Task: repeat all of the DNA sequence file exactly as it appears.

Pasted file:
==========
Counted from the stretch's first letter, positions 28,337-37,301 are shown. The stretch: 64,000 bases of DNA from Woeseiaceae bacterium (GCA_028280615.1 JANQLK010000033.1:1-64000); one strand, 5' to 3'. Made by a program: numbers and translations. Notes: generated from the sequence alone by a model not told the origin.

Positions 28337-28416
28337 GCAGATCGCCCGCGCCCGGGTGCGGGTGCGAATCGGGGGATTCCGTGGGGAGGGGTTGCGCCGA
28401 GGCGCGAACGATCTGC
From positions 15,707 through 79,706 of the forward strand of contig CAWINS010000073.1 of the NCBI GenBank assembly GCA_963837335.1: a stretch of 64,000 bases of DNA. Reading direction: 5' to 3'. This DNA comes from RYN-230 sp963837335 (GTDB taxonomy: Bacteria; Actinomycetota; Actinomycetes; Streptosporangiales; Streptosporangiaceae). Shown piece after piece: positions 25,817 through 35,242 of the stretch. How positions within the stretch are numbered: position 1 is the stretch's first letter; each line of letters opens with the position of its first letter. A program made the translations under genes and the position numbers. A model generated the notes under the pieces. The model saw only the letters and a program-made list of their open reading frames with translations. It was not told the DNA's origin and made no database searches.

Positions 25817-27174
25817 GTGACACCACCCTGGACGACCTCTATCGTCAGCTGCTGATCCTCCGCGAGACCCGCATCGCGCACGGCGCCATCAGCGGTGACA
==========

Counted from the stretch's first letter, positions 28,337-37,301 are shown. The stretch: 64,000 bases of DNA from Woeseiaceae bacterium (GCA_028280615.1 JANQLK010000033.1:1-64000); one strand, 5' to 3'. Made by a program: numbers and translations. Notes: generated from the sequence alone by a model not told the origin.

Positions 28337-28416
28337 GCAGATCGCCCGCGCCCGGGTGCGGGTGCGAATCGGGGGATTCCGTGGGGAGGGGTTGCGCCGA
28401 GGCGCGAACGATCTGC
From positions 15,707 through 79,706 of the forward strand of contig CAWINS010000073.1 of the NCBI GenBank assembly GCA_963837335.1: a stretch of 64,000 bases of DNA. Reading direction: 5' to 3'. This DNA comes from RYN-230 sp963837335 (GTDB taxonomy: Bacteria; Actinomycetota; Actinomycetes; Streptosporangiales; Streptosporangiaceae). Shown piece after piece: positions 25,817 through 35,242 of the stretch. How positions within the stretch are numbered: position 1 is the stretch's first letter; each line of letters opens with the position of its first letter. A program made the translations under genes and the position numbers. A model generated the notes under the pieces. The model saw only the letters and a program-made list of their open reading frames with translations. It was not told the DNA's origin and made no database searches.

Positions 25817-27174
25817 GTGACACCACCCTGGACGACCTCTATCGTCAGCTGCTGATCCTCCGCGAGACCCGCATCGCGCACGGCGCCATCAGCGGTGACA